I rewatched season two of Sense8 with another close friend about a week ago, which reopened the well of grief I felt over the show’s cancellation. The other day, I came across a passage in a book about hope and activism that resonated with me and helped me see my emotions surrounding Sense8 in a new light. In her book, Hope in the Dark, Rebecca Solnit writes:
“A million years ago I wrote a few features for the punk magazine Maximum Rocknroll. One of them was about women’s rights, and a cranky guy wrote in that women used to make sixty-six cents to the male dollar and now we made seventy-seven cents, so what were we complaining about? It doesn’t seem like it should be so complicated to acknowledge that seventy-seven cents is better than sixty-six cents and that seventy-seven cents isn’t good enough, but the politics we have is so pathetically bipolar that we only tell this story two ways: either seventy-seven cents is a victory, and victories are points where you shut up and stop fighting; or seventy-seven cents is ugly, so activism accomplishes nothing and what’s the point of fighting? Both versions are defeatist because they are static. What’s missing from these two ways of telling is an ability to recognize a situation in which you are traveling and have not arrived, in which you have cause both to celebrate and fight, in which the world is always being made and is never finished.”
This passage, among may others, brought me such relief because it reminded me to view activism as a process and not just an outcome. Throughout Hope in the Dark, Solnit bemoans activists who beat themselves up for failing to reach their utopic vision of society, as opposed to viewing the fight for justice itself as worthwhile and meaningful. Similar to the both/and instead of either/or approach Solnit adapts in this quote, I experience a duality of emotions when it comes to Sense8’s cancellation. Yes, I feel grateful that Netflix invested the resources to produce two seasons of Sense8. I also feel angry that they stopped investing those resources and prioritized economic capital over compassion and representation.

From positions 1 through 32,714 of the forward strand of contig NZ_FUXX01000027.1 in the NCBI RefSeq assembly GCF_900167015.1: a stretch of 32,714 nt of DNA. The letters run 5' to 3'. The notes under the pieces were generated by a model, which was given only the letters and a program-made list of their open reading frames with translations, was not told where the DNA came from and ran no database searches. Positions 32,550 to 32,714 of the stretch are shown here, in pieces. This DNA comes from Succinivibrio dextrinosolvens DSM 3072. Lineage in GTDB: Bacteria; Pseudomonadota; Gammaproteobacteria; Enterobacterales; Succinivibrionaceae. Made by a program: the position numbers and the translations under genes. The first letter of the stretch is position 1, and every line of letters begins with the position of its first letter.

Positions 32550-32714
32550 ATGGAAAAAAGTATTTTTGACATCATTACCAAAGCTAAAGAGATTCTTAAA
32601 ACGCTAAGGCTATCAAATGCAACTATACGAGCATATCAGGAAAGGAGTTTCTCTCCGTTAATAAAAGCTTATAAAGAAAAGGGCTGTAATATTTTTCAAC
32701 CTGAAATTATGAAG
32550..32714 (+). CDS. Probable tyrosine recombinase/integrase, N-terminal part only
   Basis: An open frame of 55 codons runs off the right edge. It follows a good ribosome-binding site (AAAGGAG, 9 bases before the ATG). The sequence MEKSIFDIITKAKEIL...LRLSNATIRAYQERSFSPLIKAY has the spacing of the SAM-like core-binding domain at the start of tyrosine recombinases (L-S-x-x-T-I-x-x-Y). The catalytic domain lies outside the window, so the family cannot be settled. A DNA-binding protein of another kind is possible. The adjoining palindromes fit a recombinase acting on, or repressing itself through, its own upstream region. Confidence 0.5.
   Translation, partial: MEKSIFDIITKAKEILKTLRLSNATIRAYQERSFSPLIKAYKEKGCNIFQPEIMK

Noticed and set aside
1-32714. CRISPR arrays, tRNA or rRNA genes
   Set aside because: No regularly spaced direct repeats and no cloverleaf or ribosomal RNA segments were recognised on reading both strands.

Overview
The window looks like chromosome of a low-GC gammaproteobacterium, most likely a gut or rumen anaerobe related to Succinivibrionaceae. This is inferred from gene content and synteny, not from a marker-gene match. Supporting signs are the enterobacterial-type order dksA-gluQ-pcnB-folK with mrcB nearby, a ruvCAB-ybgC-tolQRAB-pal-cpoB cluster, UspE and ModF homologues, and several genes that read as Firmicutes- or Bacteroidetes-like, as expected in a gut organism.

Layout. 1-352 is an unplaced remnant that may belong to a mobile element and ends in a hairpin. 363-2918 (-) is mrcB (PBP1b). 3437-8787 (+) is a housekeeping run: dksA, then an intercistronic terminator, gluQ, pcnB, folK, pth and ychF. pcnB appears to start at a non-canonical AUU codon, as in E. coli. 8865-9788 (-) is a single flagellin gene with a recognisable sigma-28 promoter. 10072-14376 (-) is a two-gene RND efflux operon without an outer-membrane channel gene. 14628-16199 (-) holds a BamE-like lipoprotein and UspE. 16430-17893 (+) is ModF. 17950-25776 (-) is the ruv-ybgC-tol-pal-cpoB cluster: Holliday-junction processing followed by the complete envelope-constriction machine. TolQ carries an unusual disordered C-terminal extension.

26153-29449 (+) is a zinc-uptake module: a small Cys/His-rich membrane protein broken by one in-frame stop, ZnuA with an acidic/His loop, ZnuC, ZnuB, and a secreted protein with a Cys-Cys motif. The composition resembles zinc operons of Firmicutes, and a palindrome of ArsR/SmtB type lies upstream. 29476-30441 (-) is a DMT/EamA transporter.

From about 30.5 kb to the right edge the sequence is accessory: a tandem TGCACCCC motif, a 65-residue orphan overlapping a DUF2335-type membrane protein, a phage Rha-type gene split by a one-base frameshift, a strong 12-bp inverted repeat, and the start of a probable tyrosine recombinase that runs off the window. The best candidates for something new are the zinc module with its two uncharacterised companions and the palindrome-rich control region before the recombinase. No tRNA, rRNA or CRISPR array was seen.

I will use my anger over Sense8’s cancellation to work toward a more caring and socially just world. I will continue to read and review more authors of color and queer authors, donate to and support organizations that advocate for oppressed folk, and gear my graduate school training and career to enhancing the mental health of minority individuals and fighting the patriarchy. I do not deserve cookies for these actions, as we should all work to create kindness and justice, TV show or no TV show. But, as Nomi states in season 2, “your life is defined by the system or by the way you defy the system.” And I am so, so grateful to Sense8, its creators and cast, and its fans, for proving to me the power and joy that comes with defying the system.
Thank you readers of this blog for giving me the space to fanboy and share my love of Sense8. Though J. Michael Straczynski, one of the show’s writers, has said that there will definitely be no more seasons of Sense8, I can still hope that getting more people to watch it will
both serve as a tool of procrastination while allowing me to pretend I am contributing to the greater good help. Both seasons are still on Netflix for those who want to watch, and I feel excited and a little worried about the two hour finale that fans fought for and won after the announcement of the series cancellation. What are other people’s thoughts on Sense8 or grieving the unfair cancellation of the objectively best show ever loss of a television show or series you held dear to your heart? Until next time!